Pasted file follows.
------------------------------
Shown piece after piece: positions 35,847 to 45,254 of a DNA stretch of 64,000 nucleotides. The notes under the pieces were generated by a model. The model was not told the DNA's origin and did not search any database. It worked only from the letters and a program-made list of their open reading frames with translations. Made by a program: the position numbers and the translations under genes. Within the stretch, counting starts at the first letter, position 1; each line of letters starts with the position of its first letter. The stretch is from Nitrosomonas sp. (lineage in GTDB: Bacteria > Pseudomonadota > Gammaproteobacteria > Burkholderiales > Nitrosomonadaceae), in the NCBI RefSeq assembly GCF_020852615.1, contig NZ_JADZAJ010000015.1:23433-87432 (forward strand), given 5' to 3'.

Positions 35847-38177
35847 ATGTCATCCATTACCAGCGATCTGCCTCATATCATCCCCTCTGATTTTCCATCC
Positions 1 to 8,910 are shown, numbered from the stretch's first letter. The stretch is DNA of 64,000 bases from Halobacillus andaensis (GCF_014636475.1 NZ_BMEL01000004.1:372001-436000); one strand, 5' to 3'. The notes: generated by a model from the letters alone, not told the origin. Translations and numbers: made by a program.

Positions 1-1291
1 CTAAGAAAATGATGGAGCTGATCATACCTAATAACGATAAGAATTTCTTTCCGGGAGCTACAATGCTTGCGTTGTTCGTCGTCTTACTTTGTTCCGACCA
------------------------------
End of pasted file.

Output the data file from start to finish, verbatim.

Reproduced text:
Shown piece after piece: positions 35,847 to 45,254 of a DNA stretch of 64,000 nucleotides. The notes under the pieces were generated by a model. The model was not told the DNA's origin and did not search any database. It worked only from the letters and a program-made list of their open reading frames with translations. Made by a program: the position numbers and the translations under genes. Within the stretch, counting starts at the first letter, position 1; each line of letters starts with the position of its first letter. The stretch is from Nitrosomonas sp. (lineage in GTDB: Bacteria > Pseudomonadota > Gammaproteobacteria > Burkholderiales > Nitrosomonadaceae), in the NCBI RefSeq assembly GCF_020852615.1, contig NZ_JADZAJ010000015.1:23433-87432 (forward strand), given 5' to 3'.

Positions 35847-38177
35847 ATGTCATCCATTACCAGCGATCTGCCTCATATCATCCCCTCTGATTTTCCATCC
Positions 1 to 8,910 are shown, numbered from the stretch's first letter. The stretch is DNA of 64,000 bases from Halobacillus andaensis (GCF_014636475.1 NZ_BMEL01000004.1:372001-436000); one strand, 5' to 3'. The notes: generated by a model from the letters alone, not told the origin. Translations and numbers: made by a program.

Positions 1-1291
1 CTAAGAAAATGATGGAGCTGATCATACCTAATAACGATAAGAATTTCTTTCCGGGAGCTACAATGCTTGCGTTGTTCGTCGTCTTACTTTGTTCCGACCA